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    Comparison of Urbanization Effects on Life History Traits in Gambusia Affinis
    (2023-05) Edgar, Emily; Gabor, Caitlin R.; Irwin, Kyndal
    Impervious surfaces associated with urban development increase the flow of rainwater run-off entering streams that drain urban catchments and drive urban stream syndrome. Urban stream syndrome is the physical and ecological degradation of urban streams. Streams suffering from urban stream syndrome are generally more homogenous with lower levels of habitat structure due to scouring. We define environmental complexity as the degree of variation in stream habitat structure with low variability equating to low environmental complexity. More scoured streams likely have less resources and this could affect life history tradeoffs in fish. We investigated the relationship between environmental complexity and life history traits of the western mosquitofish, Gambusia affinis. Western mosquitofish are urban-tolerant and livebearing species of fish that persist in a wide range of environmental conditions. I examined the fecundity (eggs and embryo), reproductive allotment (egg and embryo mass), and reproductive tradeoff in adult female G. affinis from six different stream populations that vary from high, medium, and low environmental complexity (Pyke GH, 2005). I measured the number of unfertilized gametes and the embryos (and their varying stage of development) in relation to female size and mass. I also measured dried brood mass to explore potential energy tradeoffs in fecundity, and reproductive allotment. I predicted that there would be greater reproductive tradeoff in areas with low environmental complexity due to more predicted limited resources. Specifically, I predicted that fecundity and reproductive allotment would be lower in areas with low environmental complexity. In contrast to our predictions, the fish had higher fecundity in low complexity habitats than in medium and high. Also, the fish had the greatest reproductive allocation in low complexity habitats than in medium and high complexity habitats. I found no significant trade-off across complexity, but high environmental complexity appears to have the highest fecundity and individual propagule mass when compared to low and medium complexity. This suggests that female mosquitofish in these populations are tolerant of a variety of conditions and that might explain their widespread dispersal. But it may account for the loss of intolerant species. With a greater understanding of anthropogenic effects on aquatic vertebrates, we can better understand how to conserve the natural habitat of these ecosystems.
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    Shadows on a Wall
    (2023-05) Flowers, Gwendolyn; Morille, Jordan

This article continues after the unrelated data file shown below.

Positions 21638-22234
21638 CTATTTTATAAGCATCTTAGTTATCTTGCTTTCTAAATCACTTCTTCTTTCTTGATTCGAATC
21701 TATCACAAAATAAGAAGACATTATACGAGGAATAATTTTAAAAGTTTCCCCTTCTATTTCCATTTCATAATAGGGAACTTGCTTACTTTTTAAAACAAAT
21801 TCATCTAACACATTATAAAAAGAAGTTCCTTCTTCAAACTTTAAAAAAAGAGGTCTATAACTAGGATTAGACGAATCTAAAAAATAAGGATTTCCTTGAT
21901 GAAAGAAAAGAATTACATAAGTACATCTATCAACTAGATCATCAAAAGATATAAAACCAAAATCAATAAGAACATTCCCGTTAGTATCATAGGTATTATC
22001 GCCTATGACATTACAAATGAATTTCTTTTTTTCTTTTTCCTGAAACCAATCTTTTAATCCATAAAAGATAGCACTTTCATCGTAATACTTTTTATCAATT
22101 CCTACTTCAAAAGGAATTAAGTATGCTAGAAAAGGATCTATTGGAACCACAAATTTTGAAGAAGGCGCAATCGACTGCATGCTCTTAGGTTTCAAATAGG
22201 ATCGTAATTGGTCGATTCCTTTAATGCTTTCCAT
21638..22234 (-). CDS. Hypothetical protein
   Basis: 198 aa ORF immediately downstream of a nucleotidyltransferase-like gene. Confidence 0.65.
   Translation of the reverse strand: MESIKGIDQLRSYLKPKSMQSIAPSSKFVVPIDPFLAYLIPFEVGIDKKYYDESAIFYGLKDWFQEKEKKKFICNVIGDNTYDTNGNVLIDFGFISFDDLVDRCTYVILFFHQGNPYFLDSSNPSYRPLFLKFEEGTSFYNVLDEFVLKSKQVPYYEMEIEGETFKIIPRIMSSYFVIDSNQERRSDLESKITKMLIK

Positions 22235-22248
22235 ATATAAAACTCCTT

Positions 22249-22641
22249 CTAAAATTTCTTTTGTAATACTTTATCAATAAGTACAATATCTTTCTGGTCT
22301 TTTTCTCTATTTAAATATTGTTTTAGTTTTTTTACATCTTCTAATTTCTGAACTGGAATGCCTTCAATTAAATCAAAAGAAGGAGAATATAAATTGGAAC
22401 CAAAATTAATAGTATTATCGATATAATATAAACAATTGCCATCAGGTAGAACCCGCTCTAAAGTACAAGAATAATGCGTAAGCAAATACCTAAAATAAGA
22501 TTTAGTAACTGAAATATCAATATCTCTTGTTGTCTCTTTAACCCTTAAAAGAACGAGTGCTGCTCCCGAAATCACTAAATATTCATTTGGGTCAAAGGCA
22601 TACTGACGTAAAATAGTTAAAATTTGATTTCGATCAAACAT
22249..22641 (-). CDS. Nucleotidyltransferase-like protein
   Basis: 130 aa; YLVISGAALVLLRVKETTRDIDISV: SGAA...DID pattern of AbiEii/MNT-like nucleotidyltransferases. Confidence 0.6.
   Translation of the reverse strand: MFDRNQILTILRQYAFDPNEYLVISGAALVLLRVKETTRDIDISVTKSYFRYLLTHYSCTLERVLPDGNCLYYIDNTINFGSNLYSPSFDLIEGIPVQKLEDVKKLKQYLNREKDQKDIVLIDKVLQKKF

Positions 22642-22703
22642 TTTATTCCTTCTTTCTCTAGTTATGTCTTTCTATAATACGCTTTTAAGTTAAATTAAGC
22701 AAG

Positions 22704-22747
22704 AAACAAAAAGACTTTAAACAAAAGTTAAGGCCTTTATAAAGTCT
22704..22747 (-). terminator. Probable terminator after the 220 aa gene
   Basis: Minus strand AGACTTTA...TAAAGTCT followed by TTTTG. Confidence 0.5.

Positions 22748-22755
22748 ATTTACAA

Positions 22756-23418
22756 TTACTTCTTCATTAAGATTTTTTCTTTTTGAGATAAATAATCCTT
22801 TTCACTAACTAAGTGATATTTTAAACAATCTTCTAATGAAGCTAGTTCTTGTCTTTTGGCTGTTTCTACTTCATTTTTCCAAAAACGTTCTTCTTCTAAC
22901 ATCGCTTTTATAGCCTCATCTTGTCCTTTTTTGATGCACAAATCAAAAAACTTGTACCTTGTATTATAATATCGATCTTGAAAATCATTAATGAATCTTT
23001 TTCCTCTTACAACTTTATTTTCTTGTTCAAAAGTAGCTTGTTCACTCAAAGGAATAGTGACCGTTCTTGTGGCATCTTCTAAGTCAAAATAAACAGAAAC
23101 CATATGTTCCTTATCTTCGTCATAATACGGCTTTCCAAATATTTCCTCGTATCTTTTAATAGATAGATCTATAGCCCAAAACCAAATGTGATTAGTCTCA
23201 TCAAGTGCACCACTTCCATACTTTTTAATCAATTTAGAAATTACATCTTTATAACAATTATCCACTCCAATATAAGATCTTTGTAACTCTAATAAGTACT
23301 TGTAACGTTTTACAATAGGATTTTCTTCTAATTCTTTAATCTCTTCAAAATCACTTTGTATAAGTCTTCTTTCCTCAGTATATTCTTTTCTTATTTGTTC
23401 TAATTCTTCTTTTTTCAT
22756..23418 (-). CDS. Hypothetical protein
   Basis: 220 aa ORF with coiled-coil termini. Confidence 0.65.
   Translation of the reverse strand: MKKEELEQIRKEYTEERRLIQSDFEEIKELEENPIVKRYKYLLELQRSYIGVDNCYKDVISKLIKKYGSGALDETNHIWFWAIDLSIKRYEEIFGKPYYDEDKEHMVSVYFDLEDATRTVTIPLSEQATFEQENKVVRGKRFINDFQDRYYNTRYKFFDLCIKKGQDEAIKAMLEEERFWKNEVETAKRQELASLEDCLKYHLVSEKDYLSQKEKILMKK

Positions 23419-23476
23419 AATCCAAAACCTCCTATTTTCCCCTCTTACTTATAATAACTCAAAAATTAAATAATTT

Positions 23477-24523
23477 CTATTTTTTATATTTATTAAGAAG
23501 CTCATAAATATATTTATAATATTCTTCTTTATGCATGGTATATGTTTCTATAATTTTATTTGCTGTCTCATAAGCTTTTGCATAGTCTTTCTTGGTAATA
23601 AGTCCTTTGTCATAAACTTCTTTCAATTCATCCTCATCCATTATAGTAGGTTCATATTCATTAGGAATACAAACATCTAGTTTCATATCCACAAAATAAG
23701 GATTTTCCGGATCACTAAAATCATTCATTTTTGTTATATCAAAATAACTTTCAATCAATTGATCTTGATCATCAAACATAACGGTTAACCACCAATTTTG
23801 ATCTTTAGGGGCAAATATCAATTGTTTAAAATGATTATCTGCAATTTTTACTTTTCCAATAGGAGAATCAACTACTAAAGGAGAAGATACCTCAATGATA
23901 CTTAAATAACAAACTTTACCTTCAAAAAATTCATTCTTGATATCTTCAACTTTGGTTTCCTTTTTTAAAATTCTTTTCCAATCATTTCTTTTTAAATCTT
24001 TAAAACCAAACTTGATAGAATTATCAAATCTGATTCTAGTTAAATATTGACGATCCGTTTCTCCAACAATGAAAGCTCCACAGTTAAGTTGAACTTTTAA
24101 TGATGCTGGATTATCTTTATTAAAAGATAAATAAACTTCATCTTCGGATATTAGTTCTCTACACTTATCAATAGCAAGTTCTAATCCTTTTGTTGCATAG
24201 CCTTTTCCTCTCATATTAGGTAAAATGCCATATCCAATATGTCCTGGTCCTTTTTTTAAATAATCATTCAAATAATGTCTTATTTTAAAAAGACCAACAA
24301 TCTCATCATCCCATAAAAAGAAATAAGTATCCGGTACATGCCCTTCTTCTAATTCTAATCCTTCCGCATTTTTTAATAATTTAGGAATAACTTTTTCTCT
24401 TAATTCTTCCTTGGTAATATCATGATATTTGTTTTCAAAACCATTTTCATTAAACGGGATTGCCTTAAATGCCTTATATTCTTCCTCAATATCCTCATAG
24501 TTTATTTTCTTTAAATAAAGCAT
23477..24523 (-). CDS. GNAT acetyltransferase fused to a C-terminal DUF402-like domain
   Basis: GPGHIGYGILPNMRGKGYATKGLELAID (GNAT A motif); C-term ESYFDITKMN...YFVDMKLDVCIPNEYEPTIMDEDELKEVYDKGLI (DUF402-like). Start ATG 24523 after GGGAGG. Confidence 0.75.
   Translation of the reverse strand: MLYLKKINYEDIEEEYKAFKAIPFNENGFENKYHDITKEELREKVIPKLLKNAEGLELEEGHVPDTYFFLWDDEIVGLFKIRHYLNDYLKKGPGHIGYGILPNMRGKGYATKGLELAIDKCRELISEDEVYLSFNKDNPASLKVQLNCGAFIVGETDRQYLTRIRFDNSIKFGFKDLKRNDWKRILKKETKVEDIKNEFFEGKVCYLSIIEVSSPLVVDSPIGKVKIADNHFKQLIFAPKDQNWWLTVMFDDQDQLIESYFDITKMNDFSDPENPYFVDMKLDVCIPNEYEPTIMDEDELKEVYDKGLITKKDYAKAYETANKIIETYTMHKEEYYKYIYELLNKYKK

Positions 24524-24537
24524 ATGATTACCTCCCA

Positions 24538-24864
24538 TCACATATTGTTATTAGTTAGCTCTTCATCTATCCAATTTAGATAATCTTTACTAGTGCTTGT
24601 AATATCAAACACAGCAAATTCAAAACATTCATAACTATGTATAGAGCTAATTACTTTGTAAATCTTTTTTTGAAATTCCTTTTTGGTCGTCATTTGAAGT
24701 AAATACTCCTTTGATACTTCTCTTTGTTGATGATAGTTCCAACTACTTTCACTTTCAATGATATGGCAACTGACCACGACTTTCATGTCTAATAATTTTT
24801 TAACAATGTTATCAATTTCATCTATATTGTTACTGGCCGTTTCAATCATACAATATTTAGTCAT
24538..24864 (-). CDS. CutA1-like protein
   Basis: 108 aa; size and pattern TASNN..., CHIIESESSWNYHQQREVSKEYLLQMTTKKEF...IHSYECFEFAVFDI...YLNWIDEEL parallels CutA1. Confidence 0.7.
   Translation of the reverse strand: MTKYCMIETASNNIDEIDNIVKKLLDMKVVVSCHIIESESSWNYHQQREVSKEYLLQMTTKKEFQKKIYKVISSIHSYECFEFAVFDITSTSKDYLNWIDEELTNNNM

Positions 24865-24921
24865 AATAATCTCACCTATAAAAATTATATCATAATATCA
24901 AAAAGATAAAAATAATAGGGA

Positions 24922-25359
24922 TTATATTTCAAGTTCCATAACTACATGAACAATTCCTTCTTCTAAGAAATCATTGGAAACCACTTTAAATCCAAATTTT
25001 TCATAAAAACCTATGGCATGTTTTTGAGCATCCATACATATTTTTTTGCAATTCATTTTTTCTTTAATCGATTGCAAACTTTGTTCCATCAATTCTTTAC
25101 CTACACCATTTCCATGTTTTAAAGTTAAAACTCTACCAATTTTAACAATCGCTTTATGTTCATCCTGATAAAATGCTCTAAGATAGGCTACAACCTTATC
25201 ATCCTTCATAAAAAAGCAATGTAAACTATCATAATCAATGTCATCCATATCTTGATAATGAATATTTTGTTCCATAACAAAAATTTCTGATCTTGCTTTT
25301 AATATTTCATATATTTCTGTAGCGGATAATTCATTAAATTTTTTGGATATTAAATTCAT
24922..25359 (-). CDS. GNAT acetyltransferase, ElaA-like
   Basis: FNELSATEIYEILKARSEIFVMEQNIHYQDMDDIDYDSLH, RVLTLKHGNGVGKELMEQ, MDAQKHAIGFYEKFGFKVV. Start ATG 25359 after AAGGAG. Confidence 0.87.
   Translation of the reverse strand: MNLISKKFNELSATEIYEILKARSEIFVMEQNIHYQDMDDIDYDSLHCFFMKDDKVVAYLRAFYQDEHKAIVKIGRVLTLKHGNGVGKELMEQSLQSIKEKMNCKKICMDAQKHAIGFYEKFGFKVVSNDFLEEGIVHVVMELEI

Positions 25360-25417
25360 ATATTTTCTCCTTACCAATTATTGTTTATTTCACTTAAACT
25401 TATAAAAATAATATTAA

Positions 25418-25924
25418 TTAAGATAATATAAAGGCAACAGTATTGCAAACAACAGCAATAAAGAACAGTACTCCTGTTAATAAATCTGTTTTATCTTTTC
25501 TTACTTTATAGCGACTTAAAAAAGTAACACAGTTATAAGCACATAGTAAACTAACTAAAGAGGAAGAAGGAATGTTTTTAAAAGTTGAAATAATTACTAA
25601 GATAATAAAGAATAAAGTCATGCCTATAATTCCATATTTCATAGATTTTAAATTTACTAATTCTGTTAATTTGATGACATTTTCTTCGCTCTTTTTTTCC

My Capstone project is the script of a play that I have written. The play follows a university student named Madison who moves away from his sick mother to go to college and find somewhere that he belongs. Over the course of his first semester, strange things start to happen to and around Madison that make him question what is real and what isn’t. He tries to find comfort in the people around him, (his philosophy professor, roommate, and mother), but soon finds that they may know more than they let on. The play culminates with Madison confronting his existence as a piece of entertainment for an audience as he decides to break free of his assigned fate and create a new life for himself in the real world. My goal was to create a world and set of characters that becomes increasingly immersive to the audience as the main character’s mental state seemingly decreases, thereby making the audience more and more invested in the play’s events. Through this I hoped to explore the relationships between audience, character, and creators. I hope to make the audience think about our connection to the characters and worlds we create and whether they can grow past our initial plans for them. What independence does a written or performed character hold outside of what they are written for? Are we to fictional characters what any hypothetical gods are to us? What are the ethics of putting characters through horrific things for entertainment purposes, and why do we love watching it so much?
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    Can a Period of Wakeful Rest Facilitate Memory Consolidation?
    (2022-12) Biggs Rodriguez, Omalys; Westerberg, Carmen
    Memory consolidation, turning memories from a fragile to a more permanent state, is facilitated during overnight sleep and 90-minute naps. Declarative memory consolidation occurs when memories are reactivated in such a way that, over time, the hippocampus is no longer necessary to bind together aspects of memories in the cerebral cortex because the various areas of the cortex have formed connections with each other. Electroencephalographic (EEG) signals during periods of eyes-closed relaxation lasting between 10 and 20 minutes, wakeful rest, have been shown to be more similar to EEG signals during sleep than EEG signals when a person is awake and aroused. Additionally, wakeful rest has been found in some, but not all, studies to facilitate memory consolidation more efficiently when compared to a wake group. However, differences in testing format (free recall versus multiple choice) could account for the differential results across studies. A study in the Texas State University Cognitive Neuroscience Lab will be conducted to investigate whether a period of wakeful rest can facilitate memory consolidation more efficiently than a wake group. Participants will fill out sleep questionnaires, and undergo two back-to-back sessions in which they will watch a video and take a memory test immediately following the video and after a 15-minute period of wakeful rest or distractor task while EEG is recorded. Most importantly, half of the subjects will have their memory tested via free recall and the other half of the subjects will receive 20-question multiple choice tests. Following each session, participants will be asked to report how often their mind “wandered” during the period of wakeful rest or completing a distractor task to assess the proportion of time they spent thinking inwardly. The results will elucidate whether a period of wakeful rest facilitates memory consolidation and whether this facilitation depends on memory test format. In addition, the dependence on inward thinking for improved memory and associated EEG signals will be examined.